Oklahoma Execution Declared Inhumane

Posted on February 9, 2015 by


On 15 January 2014, Charles Warner was executed for the murder of his ex-girlfriend’s 11-month-old daughter. Warner was convicted of this crime back in 2003, but the crime was committed in 1997. Charles was executed in the Oklahoma State Penitentiary in McAlester, Oklahoma. The execution began at 7:10 p.m., and he was pronounced dead at 7:28.

Warner was scheduled to be executed using a three-drug combination of Midazolam, Vecuronium Bromide, and Potassium Chloride.

Midazolam is a benzodiazepine that is still not FDA-approved. Midazolam is supposed to render the prisoner unconscious. Vecuronium Bromide is a paralytic, which is meant to paralyze all muscle movement and stop respiration. Potassium Chloride’s role is to activate nerves and induce cardiac arrest.

“It seems really weird that they would use something that isn’t FDA approved in a government facility. That’s like really [inappropriate] on Oklahoma’s part,” sophomore Logan Carbaugh said.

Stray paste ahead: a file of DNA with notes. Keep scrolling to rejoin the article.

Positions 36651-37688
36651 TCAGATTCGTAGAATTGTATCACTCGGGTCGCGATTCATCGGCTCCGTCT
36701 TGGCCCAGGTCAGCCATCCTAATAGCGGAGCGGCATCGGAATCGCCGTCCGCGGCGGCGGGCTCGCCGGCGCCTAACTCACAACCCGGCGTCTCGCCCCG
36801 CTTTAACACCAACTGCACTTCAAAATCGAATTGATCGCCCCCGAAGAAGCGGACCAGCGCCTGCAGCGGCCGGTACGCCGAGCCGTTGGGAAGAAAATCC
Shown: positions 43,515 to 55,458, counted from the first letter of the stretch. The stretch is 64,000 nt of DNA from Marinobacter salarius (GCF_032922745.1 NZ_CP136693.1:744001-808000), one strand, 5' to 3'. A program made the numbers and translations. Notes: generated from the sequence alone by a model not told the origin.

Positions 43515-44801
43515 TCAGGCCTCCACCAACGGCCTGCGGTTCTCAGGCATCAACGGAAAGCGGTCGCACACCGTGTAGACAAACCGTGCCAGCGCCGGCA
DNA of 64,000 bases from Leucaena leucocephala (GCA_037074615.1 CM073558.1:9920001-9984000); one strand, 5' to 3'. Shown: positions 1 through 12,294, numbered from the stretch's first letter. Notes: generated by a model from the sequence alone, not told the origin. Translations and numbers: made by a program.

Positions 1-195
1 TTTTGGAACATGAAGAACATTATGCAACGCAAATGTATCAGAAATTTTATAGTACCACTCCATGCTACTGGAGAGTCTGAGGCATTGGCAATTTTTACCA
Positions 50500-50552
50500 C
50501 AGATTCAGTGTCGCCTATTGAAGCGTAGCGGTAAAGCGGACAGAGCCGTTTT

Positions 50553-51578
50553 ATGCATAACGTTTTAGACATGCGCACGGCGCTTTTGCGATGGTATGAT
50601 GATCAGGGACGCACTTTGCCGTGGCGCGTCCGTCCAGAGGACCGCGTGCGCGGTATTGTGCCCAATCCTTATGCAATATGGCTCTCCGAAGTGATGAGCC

This has been brought to the attention of the justice system because the Midazolam has been involved in multiple other executions, and some have been very inhumane.

One in particular was the very gruesome execution of Clayton Lockett, which was done in April 2014. Lockett was the second to last execution preformed in the Oklahoma State Penitentiary. Another was the prolonged death of Joseph Wood which took place in July 2014.

“Why do these things happen so far away from the time the crime is committed? It really makes no sense because this happened over ten years ago,” junior Connor Underkofler said.

Warner was originally scheduled for execution on the same night as Lockett, April 29, 2014, but the execution was called off after the state took 43 minutes to execute Lockett, a controversial event that was witnessed by many media and state officials.

According to the Berkeley Law Death Penalty Clinic, “The big issue in front of the Supreme Court is whether Midazolam can reliably produce the level of unconsciousness needed to complete an execution.” It is not mentioned whether this issue will be pushed further on whether or not to ban Midazolam.

“I think that this issue needs to be pressed because I don’t think it’s fair. People shouldn’t be executed with a drug that isn’t even approved. That’s inhumane,” Underkofler said.

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